Daniel Patrick Moynihan United States Courthouse
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Daniel Patrick Moynihan United States Courthouse
Daniel Patrick Moynihan United States Courthouse
Daniel Patrick Moynihan U.S. Courthouse
Daniel Patrick Moynihan U.S. Courthouse
General information
Location500 Pearl Street
New York, NY, United States
Coordinates40°42?49?N 74°00?03?W / 40.71361°N 74.00083°W / 40.71361; -74.00083Coordinates: 40°42?49?N 74°00?03?W / 40.71361°N 74.00083°W / 40.71361; -74.00083
Current tenantsU.S. District Court for the Southern District of New York
Named forDaniel Patrick Moynihan
GroundbreakingMarch 29, 1991
OpenedJune 3, 1996
OwnerUnited States Federal Government
Technical details
Floor count27
Floor area974,000 sq ft (90,500 m2)
Design and construction
ArchitectKohn Pedersen Fox
DeveloperBPT Properties
EngineerCosentini Associates
Structural engineerLehrer McGovern Bovis
Other designersStructure Tone Inc.

The Daniel Patrick Moynihan United States Courthouse is a courthouse in Manhattan. At 500 Pearl Street in Foley Square in the Civic Center neighborhood of lower Manhattan in New York City, it houses the United States District Court for the Southern District of New York.


The courthouse is 27 stories tall. It is made of granite, marble, and oak. It includes public art from Raymond Kaskey and Maya Lin. The courthouse was designed by the architectural firm Kohn Pedersen Fox and was built under a design-build contract with developer BPT Properties with core and shell construction by Lehrer McGovern Bovis and interior construction by Structure Tone Inc.

Housing 974,000 square feet (90,000 m2)[1] it is the second largest federal courthouse in the United States (behind Thomas F. Eagleton United States Courthouse),[2] housing 44 courtrooms and providing court support and administrative services to the United States Marshals Service and the Office of the United States Attorney for the Southern District of New York.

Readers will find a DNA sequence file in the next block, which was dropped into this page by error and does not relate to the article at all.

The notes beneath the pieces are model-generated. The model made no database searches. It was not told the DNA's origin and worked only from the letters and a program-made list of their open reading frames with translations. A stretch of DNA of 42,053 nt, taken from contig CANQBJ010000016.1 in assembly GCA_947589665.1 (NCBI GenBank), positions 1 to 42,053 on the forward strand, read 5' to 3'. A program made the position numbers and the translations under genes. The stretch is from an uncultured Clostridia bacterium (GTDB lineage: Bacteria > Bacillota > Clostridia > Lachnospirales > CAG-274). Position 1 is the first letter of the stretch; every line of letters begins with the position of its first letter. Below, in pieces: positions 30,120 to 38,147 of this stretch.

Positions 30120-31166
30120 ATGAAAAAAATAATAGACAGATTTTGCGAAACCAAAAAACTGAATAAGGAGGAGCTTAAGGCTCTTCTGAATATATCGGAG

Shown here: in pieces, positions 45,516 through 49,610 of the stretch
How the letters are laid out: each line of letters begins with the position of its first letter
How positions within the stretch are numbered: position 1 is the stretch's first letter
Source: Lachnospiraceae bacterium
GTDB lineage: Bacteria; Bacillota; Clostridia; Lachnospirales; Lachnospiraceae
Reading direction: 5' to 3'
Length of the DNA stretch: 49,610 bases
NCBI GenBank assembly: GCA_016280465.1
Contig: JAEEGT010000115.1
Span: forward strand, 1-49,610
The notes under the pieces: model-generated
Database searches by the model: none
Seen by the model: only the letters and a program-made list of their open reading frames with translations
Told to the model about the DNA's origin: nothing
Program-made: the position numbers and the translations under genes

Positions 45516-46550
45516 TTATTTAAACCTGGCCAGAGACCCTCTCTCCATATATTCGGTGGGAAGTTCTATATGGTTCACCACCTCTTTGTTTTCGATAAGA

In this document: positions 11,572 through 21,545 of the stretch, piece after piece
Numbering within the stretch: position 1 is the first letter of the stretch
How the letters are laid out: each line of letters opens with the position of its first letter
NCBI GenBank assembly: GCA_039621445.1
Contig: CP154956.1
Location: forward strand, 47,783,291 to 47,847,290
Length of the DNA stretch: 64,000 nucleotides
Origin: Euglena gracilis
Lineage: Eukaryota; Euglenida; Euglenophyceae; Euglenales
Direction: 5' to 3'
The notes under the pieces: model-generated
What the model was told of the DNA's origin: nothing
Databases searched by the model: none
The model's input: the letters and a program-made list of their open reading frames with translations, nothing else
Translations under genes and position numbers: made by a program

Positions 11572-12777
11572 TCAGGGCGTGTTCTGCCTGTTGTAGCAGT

The exhibition "New York's Moynihan," presented by the Museum of the City of New York, is located in the courthouse lobby. Using seven pillars, the exhibition documents Moynihan as "the Senator, the Man, the New Yorker, the Diplomat, the Presidential Cabinet Member, the Intellectual and the Author."

The courthouse is open between 8:30 a.m. and 5:00 p.m. The Clerk's Office opens for business at 8:30 a.m. and closes at 5:00 p.m. Court security officers will open the courthouse doors at 8:00 a.m. and close these doors at 5:00 p.m.


Groundbreaking took place on March 29, 1991, and the courthouse was completed in 1994. The construction of the building is part of the General Services Administration Foley Square Project, which also included a federal office building located at 290 Broadway. The courthouse was officially opened on June 3, 1996. U.S. Senators Daniel Patrick Moynihan and Alfonse D'Amato, Mayor Rudy Giuliani, Representative Jerrold Nadler, Second Circuit Court of Appeals Chief Judge Jon O. Newman, Southern District of New York Chief Judge Thomas P. Griesa attended the ceremony.

The courthouse was renamed after Moynihan in 2000 under legislation sponsored by Senator Chuck Schumer,[3] and was officially rededicated on December 4, 2000. Moynihan worked to push Congress, the General Services Administration, and various New York City mayors to build the courthouse.

From November 2006 to January 2013, the Moynihan Courthouse temporarily housed the United States Court of Appeals for the Second Circuit while its Thurgood Marshall United States Courthouse, located across the street, underwent extensive renovations.[4] The Second Circuit returned to the Marshall Courthouse after renovations were completed.[4] The Courthouse is currently managed by GSA Building Manager Cornell Proctor.



  1. ^ Wolff, Craig (1991-03-30). "Building Plans for Foley Sq. Are Unveiled". New York Times. Retrieved .
  2. ^ "Daniel Patrick Moynihan Courthouse". Library of Congress. 2000-05-04. Retrieved .
  3. ^ S.2370 -- To designate the Federal building located at 500 Pearl Street in New York City, New York, as the 'Daniel Patrick Moynihan United States Courthouse'.
  4. ^ a b Chad Bray, You Can Go Home Again: Second Circuit To Return to Old Digs, Wall Street Journal (January 2, 2013).


External links

  This article uses material from the Wikipedia page available here. It is released under the Creative Commons Attribution-Share-Alike License 3.0.



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